Home » How To Lighten Stained Wood? (3 Simple Ways!)

How To Lighten Stained Wood? (3 Simple Ways!)

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Wood finishing is important as it protects against harsh conditions and gives the wood a shine. However, the problem with staining wood is that there are fewer variations available since most stains cause the wood surface to darken.

Darkened wood surfaces after staining can be limiting as they may struggle to match your setup. Also, dark wood, especially on floors or walls, make the area look small and closed.

Since stains will generally make your wood darker, the demand for how to lighten stained wood will continue to be in vogue. So how do you lighten the color of stained wood? There are several options available to you, depending on your needs.

Improve customization by getting the exact shade for your wood, no matter its stain. Adjusting the wood stain color will immediately turn many out-of-place wood pieces into matching crafts. Here are some of the methods we’ve found that work to lighten the stain:

How to Lighten Dark Stained Wood?

Buying a new wooden piece and discovering that the stain is too dark for your space can be difficult. Luckily, you can change the tone to a lighter feel by following any methods in this guide.

1. Diluting Before Application

Diluting Before Application

Wood stains are often concentrated, which makes the tone darker than many would like. The several layers of stain usually required to get complete protection further increases the contraction and tone.

You can dilute the stain before applying it to the wood to lighten the wood. This method can only be used when staining the wood yourself. It will not be effective when you buy an already stained wood.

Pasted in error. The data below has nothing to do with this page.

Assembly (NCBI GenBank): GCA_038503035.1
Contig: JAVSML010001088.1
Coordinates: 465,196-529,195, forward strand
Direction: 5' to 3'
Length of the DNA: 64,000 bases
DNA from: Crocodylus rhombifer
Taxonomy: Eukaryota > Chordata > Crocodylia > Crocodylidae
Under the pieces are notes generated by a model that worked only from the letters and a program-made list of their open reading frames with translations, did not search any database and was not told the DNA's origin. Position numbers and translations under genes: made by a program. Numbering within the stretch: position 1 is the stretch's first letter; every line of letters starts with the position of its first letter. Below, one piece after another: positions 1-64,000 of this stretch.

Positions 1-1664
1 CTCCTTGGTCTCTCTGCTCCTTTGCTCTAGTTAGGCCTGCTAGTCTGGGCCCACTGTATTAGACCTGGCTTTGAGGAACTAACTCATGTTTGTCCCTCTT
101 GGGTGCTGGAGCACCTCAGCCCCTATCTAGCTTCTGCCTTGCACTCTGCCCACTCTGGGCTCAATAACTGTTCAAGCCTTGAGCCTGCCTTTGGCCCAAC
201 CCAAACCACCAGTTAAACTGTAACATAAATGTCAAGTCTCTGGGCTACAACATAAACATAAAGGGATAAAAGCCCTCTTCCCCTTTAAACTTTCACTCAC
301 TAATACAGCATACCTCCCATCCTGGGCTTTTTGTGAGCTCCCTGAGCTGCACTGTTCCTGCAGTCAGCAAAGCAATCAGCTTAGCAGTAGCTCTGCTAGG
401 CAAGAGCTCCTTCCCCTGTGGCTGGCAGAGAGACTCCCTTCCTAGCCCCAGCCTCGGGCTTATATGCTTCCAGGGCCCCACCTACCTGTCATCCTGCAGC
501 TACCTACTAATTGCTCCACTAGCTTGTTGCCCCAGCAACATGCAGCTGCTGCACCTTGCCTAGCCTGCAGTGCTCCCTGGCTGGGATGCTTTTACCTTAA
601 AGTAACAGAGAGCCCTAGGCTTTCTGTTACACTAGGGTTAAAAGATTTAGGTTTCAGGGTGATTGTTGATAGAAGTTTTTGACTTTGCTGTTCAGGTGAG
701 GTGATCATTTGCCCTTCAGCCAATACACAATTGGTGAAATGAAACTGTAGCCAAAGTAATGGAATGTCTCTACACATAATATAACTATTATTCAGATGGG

Materials You’ll Need

  • Natural wood stain
  • Bristle brush
  • Gloves
  • Standard wood stain
  • Face mask
  • Clean rag


Here are the steps to follow to dilute the stain before applying it to the wood surface:

Mix Natural Wood Stain and Standard Wood Stain

Use an empty bucket to mix the standard wood stain with a natural wood stain in equal proportions. The natural wood stain is clear and acts as a thinner to lighten the standard wood stain. Use a paint stirrer to mix the two properly.

Test on a Small Wood Surface

Stain a small wood surface to test the stain color. Testing will help you see the tone before application so you can adjust accordingly by adding thinner if you require a lighter tone.

This scrap piece for testing must be of the same material and color to achieve the goal. Use the brush to apply the stain on the scrap piece as you would on the main piece, and allow it to dry for at least 24 hours before checking the tone.

Adjust Accordingly

If you require a lighter surface after testing, add more natural wood stains to the mixture. Only add ½ cup of natural wood stain at a time, stirring properly after each addition.

Also Read: How to Paint Wood? A Step-by-step Complete Guide

2. Bleach the Wood

Bleach the Wood

Bleach is the primary material helping to lighten the tone of the stain. Using bleach to lighten stained wood surfaces is not new and is one of the easiest ways to achieve a lighter tone after staining. This method is effective for already stained pieces.

Materials You’ll Need

  • Wood bleach
  • Paint scraper
  • Fine-grit sandpaper
  • Paint scraper
  • Chemical wood stripper
  • Paintbrush
  • Cold and hot water
  • Tarp
  • White vinegar (optional)

The bleaching method to lighten your stained piece requires several steps. Luckily, they are straightforward, and anybody can follow them to achieve a lighter tone.

Set up the Work Area

Choose a well-ventilated location for this method, as you’ll work with chemicals that can choke when saturated in the air.

Select a location with proper ventilation to ensure breathing is not impaired. Place a tarp under the workpiece to collect any spilled or dripping bleach and scraped pieces.

Strip Wood Surface

Most stained surfaces are finished with varnish or polyurethane, which act as a protective layer. Removing any protective layer on the wood will ensure you can adjust the stain tone accordingly.

A heat gun or paint stripper will make removing this extra layer on the wood surface easier. Apply the paint stripper or hover the heat gun over the surface and allow for some time. You’ll notice a scale-like surface on the top of the wood; this is the protective layer.